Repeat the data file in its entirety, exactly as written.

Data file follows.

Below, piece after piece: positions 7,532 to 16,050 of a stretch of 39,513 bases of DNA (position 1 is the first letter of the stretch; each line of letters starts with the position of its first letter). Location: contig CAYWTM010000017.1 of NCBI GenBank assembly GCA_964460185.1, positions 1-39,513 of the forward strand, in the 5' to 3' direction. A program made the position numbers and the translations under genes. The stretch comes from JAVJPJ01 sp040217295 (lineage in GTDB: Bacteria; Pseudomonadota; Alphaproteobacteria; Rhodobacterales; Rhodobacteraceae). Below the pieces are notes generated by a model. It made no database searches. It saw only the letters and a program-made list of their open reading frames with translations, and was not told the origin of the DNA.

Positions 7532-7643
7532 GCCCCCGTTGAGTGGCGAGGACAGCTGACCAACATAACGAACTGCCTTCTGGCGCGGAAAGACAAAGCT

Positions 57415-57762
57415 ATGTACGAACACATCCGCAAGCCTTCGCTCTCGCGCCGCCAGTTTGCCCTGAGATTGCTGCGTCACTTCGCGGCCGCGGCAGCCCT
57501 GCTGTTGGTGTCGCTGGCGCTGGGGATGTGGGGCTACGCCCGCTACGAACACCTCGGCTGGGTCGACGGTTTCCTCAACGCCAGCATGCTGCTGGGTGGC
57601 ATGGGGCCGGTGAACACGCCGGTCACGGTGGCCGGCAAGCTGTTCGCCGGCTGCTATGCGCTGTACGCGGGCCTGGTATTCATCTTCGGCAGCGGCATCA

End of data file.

Below, piece after piece: positions 7,532 to 16,050 of a stretch of 39,513 bases of DNA (position 1 is the first letter of the stretch; each line of letters starts with the position of its first letter). Location: contig CAYWTM010000017.1 of NCBI GenBank assembly GCA_964460185.1, positions 1-39,513 of the forward strand, in the 5' to 3' direction. A program made the position numbers and the translations under genes. The stretch comes from JAVJPJ01 sp040217295 (lineage in GTDB: Bacteria; Pseudomonadota; Alphaproteobacteria; Rhodobacterales; Rhodobacteraceae). Below the pieces are notes generated by a model. It made no database searches. It saw only the letters and a program-made list of their open reading frames with translations, and was not told the origin of the DNA.

Positions 7532-7643
7532 GCCCCCGTTGAGTGGCGAGGACAGCTGACCAACATAACGAACTGCCTTCTGGCGCGGAAAGACAAAGCT

Positions 57415-57762
57415 ATGTACGAACACATCCGCAAGCCTTCGCTCTCGCGCCGCCAGTTTGCCCTGAGATTGCTGCGTCACTTCGCGGCCGCGGCAGCCCT
57501 GCTGTTGGTGTCGCTGGCGCTGGGGATGTGGGGCTACGCCCGCTACGAACACCTCGGCTGGGTCGACGGTTTCCTCAACGCCAGCATGCTGCTGGGTGGC
57601 ATGGGGCCGGTGAACACGCCGGTCACGGTGGCCGGCAAGCTGTTCGCCGGCTGCTATGCGCTGTACGCGGGCCTGGTATTCATCTTCGGCAGCGGCATCA